The term "policy failure" is far, far less severe than the "neglect of duty" Nix was hoping for. Basically, the OCC ruled that the police acted within city policy and were justified in their actions, but those policies should probably be changed.
That's not good enough for Nix. We've documented this case fairly completely -- see long, printed stories here and here and thorough Internet articles here, here and here -- but this is a brief rundown of a none-too-funny comedy of errors:
On the very night de la Plaza died, Nix is uncertain if blood samples were ever taken off of the stoop of his apartment building -- where French authorities believe he received his mortal wounds (which would explain why he was locked inside his apartment; perhaps he stumbled into his building and closed the door behind him to fend off more attacks). De la Plaza's family was not informed of his death for several days and key witnesses were not called for weeks, even though some left more than a dozen messages for investigators. As late as September of last year, a high-ranking source within the police department told SF Weekly he was "certain" the suicide theory would pan out.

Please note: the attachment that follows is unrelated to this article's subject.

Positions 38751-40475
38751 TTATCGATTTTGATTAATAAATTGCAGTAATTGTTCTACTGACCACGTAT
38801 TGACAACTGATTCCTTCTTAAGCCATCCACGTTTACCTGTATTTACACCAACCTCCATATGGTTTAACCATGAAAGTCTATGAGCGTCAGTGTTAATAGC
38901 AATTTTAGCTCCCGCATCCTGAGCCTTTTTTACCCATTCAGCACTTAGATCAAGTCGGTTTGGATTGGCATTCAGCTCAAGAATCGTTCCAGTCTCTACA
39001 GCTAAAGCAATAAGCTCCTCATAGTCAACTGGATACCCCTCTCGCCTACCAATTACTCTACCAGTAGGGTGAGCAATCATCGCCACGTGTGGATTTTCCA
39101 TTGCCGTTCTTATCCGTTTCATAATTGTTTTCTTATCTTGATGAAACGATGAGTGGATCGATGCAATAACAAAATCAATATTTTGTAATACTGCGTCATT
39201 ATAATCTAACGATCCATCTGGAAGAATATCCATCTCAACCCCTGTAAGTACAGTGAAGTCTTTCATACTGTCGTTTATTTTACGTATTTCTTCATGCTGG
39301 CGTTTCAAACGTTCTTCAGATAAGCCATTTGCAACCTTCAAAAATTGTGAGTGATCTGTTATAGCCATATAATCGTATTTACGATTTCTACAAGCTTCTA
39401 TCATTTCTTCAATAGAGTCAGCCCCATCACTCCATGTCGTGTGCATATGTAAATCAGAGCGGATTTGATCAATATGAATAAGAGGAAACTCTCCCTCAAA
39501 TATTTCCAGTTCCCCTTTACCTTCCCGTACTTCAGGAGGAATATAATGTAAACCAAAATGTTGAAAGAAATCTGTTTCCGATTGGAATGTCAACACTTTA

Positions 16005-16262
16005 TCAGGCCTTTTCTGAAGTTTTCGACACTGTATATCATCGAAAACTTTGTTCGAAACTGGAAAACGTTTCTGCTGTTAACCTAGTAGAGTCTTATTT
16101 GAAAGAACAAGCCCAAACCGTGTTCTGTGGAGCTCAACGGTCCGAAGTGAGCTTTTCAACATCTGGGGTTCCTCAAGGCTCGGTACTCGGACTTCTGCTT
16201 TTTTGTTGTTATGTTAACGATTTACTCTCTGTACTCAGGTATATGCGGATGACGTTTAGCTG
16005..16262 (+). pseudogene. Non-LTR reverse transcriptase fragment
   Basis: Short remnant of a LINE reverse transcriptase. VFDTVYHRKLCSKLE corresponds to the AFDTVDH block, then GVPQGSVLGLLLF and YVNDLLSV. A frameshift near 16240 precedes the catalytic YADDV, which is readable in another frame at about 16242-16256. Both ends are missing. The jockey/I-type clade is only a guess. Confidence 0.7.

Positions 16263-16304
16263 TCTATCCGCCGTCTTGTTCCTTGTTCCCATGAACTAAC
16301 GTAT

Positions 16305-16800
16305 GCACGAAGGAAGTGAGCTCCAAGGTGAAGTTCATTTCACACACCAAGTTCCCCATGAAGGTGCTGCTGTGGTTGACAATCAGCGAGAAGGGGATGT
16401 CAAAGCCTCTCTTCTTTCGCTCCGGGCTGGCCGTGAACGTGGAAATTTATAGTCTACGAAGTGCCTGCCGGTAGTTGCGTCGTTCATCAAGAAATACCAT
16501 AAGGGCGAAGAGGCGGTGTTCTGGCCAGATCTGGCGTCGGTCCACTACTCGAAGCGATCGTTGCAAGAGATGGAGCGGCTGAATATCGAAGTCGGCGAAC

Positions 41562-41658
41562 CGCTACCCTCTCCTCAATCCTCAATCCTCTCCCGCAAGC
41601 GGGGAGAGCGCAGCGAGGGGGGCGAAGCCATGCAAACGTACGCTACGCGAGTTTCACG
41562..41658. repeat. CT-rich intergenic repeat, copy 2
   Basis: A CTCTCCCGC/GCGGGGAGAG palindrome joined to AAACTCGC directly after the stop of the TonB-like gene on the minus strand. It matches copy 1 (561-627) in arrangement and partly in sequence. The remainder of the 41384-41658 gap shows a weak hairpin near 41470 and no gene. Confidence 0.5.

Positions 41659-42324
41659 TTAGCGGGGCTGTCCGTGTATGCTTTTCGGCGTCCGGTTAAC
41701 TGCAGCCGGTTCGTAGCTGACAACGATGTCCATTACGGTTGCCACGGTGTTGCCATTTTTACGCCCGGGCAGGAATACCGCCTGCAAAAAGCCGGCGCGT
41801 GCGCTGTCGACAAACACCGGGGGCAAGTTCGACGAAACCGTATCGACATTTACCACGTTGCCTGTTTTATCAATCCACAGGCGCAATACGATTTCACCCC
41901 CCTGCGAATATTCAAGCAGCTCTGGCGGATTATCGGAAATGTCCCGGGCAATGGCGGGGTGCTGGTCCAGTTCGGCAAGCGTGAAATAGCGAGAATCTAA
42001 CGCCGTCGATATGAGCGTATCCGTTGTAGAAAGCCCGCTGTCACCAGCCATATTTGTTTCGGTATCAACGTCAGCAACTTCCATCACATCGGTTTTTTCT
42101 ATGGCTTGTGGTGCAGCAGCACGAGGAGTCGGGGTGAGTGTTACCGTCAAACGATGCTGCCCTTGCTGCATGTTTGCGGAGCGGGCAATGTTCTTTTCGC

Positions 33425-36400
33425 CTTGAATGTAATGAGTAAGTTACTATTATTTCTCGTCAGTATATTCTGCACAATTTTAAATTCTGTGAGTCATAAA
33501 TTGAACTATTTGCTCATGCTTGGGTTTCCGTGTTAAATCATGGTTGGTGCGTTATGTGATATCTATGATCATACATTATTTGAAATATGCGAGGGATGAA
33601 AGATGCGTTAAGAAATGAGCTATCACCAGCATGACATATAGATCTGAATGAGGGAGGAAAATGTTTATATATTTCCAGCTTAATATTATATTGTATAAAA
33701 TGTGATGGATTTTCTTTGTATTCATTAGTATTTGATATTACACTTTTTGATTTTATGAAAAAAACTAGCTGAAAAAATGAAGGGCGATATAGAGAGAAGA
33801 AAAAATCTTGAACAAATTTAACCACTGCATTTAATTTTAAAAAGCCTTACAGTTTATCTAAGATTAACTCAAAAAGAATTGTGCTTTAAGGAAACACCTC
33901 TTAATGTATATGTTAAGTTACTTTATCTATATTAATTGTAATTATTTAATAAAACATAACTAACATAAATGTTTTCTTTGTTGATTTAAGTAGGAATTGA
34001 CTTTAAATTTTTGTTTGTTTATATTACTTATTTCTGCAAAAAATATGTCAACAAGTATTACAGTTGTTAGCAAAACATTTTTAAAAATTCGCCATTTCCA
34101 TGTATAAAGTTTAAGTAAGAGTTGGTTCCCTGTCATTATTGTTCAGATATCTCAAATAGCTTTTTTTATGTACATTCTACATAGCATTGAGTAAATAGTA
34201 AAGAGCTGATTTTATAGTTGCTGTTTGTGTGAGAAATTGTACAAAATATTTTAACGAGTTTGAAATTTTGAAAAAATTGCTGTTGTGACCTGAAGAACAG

After eight full months, the San Francisco Medical Examiner ruled the cause of death was "undetermined," leaving room for the suicide theory. French authorities -- who were subsequently granted the right to cart off material evidence by a federal judge -- found otherwise. Of course, by then, the case was two years old; if there are any leads or any progress whatsoever it's news to de la Plaza's friends and family. They claim that the case status of "open investigation" allows the police to not comment on the matter at all -- making it impossible to determine if an investgation is even taking place.
"This was a farce of an investigation," says Nix. "Who can expect any accountability from this city? It's pretty evident that no one can -- unless you hire a lawyer."
And that may be the next step.